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NCJ Number: 229471 
Title: North American Example: The 2001 Cincinnati Riot and a Subsequent Peacemaking Initiative (From Rioting in the UK and France: A Comparative Analysis, P 203-215, 2009, David Waddington, Fabien Jobard, and Mike King, eds. - See NCJ-229457)
Author(s): David Waddington
Date Published: 2009
Page Count: 13
Sponsoring Agency: Willan Publishing
Portland, OR 97213-3644
Sale Source: Willan Publishing
c/o ISBS, 5804 N.E. Hassalo Street
Portland, OR 97213-3644
United States of America
Publisher: http://www.isbs.com 
Type: Report (Study/Research)
Format: Book Chapter
Language: English
Country: United Kingdom
Annotation: This chapter examines the nature and underlying causes of the Cincinnati (Ohio) riot of 2001, the most notable riot to have occurred in the United States since the new millennium began.
Abstract: The 2001 Cincinnati riot was triggered by the fatal shooting of a Black male (Timothy Thomas) by a police officer. This killing was preceded by decades of alleged abuse and discrimination by the Cincinnati Police Department (CPD) toward the city's Over-the-Rhine community and other highly segregated, socioeconomically disadvantaged cities, as well as other highly segregated Black communities. The onset of heavy job losses in these communities due to the city's gradual decline in its manufacturing base in the 1990s was accompanied by the withdrawal of funding for youth employment projects. One symptom of the resulting poverty was an increase in drug-related arrests in the affected communities. The increased police presence and drug enforcement interventions increased tensions between residents and the police. Against this background, the Ohio chapter of the American Civil Liberties Union (ACLU) and Cincinnati Black United Front (BUF) filed a class action lawsuit to the U.S. District Court for the Southern District of Ohio. It alleged systematic discrimination by the CPD. Scarcely a month before the Cincinnati riot, the ACLU/BUF class action suit was placed before a U.S. District Judge. All parties agreed to abandon litigation in favor of collaboration. Negotiations toward a settlement featured police-community problem-oriented cooperation. Despite a promising beginning, however, there were signs that police obstructionism and weak commitment to the collaboration resulted in apathy and demoralization among community residents. The inception of Operation Vortex (zero tolerance toward street crime) marked the end of police-community collaboration, and the killing of Timothy Thomas was the spark that set the fire that turned pent-up anger and frustration into a large-scale riot.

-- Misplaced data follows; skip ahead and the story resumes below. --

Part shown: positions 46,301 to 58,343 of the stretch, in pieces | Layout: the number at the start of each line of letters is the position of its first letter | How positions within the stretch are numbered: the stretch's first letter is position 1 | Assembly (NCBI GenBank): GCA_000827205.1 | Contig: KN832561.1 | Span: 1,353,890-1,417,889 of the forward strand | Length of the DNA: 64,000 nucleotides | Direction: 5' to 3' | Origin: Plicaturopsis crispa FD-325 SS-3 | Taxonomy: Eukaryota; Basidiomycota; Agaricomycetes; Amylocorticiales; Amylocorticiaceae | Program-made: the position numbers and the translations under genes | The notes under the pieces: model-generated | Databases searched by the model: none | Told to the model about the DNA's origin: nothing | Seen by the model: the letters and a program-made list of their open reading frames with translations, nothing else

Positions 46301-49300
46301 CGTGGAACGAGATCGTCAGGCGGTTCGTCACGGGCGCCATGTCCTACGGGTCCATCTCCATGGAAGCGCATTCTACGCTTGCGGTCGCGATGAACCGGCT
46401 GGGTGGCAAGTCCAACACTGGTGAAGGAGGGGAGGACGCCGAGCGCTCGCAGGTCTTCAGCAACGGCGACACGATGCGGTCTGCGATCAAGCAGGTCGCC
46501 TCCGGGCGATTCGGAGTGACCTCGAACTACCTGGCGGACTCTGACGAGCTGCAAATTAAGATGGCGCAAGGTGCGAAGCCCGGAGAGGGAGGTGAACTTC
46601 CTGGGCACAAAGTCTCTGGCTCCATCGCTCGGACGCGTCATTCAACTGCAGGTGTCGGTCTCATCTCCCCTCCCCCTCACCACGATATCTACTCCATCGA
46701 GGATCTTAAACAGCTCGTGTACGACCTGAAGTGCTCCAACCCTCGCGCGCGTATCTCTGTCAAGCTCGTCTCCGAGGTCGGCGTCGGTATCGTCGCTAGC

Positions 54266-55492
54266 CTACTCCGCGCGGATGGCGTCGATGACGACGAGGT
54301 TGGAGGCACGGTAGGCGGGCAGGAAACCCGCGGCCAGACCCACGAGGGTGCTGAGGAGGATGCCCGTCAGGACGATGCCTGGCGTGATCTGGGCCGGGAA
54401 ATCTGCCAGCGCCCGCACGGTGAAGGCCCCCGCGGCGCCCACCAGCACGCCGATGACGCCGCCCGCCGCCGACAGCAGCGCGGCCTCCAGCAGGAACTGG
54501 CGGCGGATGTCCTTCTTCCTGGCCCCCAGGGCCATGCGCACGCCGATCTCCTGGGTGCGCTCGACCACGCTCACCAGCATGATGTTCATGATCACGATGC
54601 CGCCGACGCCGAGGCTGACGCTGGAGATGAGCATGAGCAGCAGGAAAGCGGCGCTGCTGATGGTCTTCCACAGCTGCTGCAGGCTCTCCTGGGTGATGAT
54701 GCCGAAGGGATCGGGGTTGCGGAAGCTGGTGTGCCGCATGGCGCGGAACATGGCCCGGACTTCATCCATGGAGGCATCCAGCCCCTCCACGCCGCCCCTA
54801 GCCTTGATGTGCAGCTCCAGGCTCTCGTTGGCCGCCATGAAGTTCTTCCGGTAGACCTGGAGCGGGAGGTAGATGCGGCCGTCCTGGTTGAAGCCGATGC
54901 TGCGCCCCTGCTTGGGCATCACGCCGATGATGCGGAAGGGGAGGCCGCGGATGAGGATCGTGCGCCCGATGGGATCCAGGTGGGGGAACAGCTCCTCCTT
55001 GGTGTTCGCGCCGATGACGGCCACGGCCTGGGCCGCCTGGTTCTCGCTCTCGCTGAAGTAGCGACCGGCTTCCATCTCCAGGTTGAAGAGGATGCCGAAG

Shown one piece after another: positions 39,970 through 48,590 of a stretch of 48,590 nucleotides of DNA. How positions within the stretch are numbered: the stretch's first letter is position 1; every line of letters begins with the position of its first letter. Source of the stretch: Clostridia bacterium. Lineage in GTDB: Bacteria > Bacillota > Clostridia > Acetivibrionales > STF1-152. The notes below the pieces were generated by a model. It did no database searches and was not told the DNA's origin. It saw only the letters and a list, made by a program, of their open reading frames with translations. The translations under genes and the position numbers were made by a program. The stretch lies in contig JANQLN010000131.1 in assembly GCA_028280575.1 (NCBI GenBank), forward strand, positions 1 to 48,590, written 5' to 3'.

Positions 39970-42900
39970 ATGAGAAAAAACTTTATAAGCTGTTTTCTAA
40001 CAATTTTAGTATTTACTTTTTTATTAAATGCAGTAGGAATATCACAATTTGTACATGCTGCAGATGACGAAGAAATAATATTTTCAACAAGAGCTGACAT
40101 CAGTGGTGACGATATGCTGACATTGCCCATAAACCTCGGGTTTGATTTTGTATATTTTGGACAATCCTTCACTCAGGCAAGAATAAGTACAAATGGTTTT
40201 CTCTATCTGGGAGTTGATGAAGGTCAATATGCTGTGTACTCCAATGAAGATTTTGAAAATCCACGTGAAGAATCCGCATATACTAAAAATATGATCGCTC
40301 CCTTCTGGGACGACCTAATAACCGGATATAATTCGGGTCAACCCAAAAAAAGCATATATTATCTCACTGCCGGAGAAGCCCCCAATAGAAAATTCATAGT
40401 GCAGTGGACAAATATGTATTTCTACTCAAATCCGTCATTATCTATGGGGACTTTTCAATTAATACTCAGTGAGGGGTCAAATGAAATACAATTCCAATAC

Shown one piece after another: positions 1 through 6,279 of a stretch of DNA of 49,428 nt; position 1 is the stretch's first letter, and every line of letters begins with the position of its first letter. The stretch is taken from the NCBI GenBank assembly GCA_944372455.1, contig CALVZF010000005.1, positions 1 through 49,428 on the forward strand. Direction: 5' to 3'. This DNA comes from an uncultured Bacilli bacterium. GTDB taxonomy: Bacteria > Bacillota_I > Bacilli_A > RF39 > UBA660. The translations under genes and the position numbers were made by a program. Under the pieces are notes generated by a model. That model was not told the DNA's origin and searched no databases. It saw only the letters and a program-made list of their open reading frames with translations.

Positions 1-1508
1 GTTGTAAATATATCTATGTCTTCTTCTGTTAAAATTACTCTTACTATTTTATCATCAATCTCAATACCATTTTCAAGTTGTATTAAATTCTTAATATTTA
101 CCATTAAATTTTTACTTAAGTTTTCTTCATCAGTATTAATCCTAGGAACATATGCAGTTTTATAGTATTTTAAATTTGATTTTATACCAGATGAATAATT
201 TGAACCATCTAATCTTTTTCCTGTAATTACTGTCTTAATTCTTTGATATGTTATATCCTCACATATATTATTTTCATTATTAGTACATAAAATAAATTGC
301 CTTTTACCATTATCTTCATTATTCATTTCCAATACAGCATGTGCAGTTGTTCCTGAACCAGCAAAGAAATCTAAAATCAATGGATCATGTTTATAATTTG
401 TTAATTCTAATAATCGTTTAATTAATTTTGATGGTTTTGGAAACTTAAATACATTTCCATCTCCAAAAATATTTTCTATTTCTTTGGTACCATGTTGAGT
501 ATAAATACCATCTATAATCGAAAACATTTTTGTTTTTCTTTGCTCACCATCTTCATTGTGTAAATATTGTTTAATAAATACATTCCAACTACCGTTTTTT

Main Term(s): Criminology
Index Term(s): Community policing; Ohio; Police community relations programs; Police-minority relations; Riot causes; Riot patterns; Riot prevention; United States of America
To cite this abstract, use the following link:
http://www.ncjrs.gov/App/publications/abstract.aspx?ID=251500

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